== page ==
In all, 5,500 S.E.5a’s were completed before producation ceased, with air forces of other nations, including the United States, Canada, Australia and South Africa operating the type for several years after the war. In Britain, after November 1918, the newly formed Royal Air Force phased out the type fairly quickly in favor of the Sopwith Snipe.
Engine: 200 hp Hispano-Suiza or 220 hp Wolseley Viper
Armament: One .303 Vickers machine gun (synchronized); one .303 Lewis machine gun
Maximum speed: 126 mph at 10,000 feet; 116 mph at 15,000 feet
Service ceiling: 17,000 feet
Endurance: 2.5 hours
Wingspan: 26 feet, 4 inches
Length: 20 feet, 11 inches
Height: 9 feet, 6 inches
Revell-Germany’s 1/48 scale S.E.5a is a simple kit, suitable for modelers of any age. The S.E.5a consists of 28 pieces of tan plastic with raised panel lines, except for the control surfaces, which are engraved. This kit presents an opportunity for detailing with aftermarket parts, since it is surprisingly Spartan – until one considers its origin. The kit box bears a copyright date of 2002, but this is actually a re-boxing of the old Aurora kit initially released in 1956. The cockpit consists of a crude bucket seat that is a bit thick for the scale, and a control stick. Since it is in 1/48 scale with an open cockpit, it’s large enough for a modeler to be sure of seeing most if not all of his aftermarket work, if he undertakes it.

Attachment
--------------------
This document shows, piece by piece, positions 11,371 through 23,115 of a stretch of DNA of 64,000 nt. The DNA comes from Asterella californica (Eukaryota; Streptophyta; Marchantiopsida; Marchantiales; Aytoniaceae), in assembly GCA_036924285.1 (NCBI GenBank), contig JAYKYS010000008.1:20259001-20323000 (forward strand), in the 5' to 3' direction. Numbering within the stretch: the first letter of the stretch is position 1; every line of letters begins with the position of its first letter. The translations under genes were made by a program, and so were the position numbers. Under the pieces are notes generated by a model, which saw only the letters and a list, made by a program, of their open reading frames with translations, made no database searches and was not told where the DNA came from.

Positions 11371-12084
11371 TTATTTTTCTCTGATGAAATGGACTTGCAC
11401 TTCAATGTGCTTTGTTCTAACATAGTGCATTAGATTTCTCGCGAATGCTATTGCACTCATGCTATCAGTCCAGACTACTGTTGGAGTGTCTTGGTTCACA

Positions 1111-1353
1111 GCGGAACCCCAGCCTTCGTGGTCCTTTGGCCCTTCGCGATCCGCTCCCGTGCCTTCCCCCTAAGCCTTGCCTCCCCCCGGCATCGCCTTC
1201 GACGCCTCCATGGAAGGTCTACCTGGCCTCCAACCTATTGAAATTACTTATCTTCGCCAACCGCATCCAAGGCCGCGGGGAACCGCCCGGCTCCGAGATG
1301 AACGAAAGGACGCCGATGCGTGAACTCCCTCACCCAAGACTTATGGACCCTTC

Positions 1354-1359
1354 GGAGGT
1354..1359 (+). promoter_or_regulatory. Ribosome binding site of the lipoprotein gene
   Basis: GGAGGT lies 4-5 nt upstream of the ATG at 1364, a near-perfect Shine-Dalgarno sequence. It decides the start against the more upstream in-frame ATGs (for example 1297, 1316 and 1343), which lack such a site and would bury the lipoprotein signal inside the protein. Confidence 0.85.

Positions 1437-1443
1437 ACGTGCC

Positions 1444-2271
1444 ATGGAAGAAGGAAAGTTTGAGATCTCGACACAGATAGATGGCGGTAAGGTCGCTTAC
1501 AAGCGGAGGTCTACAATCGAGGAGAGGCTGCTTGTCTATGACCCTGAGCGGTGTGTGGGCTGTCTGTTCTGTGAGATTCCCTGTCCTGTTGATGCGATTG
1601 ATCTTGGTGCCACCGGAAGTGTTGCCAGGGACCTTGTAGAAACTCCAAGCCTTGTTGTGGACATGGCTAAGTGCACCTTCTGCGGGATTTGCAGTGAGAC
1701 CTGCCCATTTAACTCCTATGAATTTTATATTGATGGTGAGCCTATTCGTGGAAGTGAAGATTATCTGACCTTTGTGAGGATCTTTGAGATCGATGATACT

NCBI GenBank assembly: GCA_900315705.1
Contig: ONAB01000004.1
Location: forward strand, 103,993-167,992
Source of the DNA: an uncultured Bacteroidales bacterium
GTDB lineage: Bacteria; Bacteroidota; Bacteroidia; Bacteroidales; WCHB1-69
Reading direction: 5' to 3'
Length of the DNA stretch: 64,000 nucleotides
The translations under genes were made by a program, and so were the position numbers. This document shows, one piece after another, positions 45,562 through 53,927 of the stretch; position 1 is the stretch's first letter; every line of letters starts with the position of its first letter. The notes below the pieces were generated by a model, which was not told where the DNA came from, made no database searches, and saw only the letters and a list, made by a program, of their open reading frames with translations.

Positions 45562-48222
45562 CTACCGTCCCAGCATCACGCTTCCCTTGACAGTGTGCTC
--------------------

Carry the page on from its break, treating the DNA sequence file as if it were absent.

I added the following aftermarket extras: a WWI photo-etch instrument panel and a WWI aircraft seat and straps, from two different Eduard sets. The instrument panel set consists of a series of small, individual photo-etch disks representing dials, which can be glued directly onto the tab provided in the kit which serves as the instrument panel. There are individual decals for each dial, which adhere well with a little decal solvent. For the rigging wires I used ceramic wire from Precision Enterprises Unlimited, rather than the khaki-colored thread provided in the kit. Since the kit lacks a windshield, which was a standard fitting on the S.E.5a, I fashioned a windshield from a small sheet of clear acetate.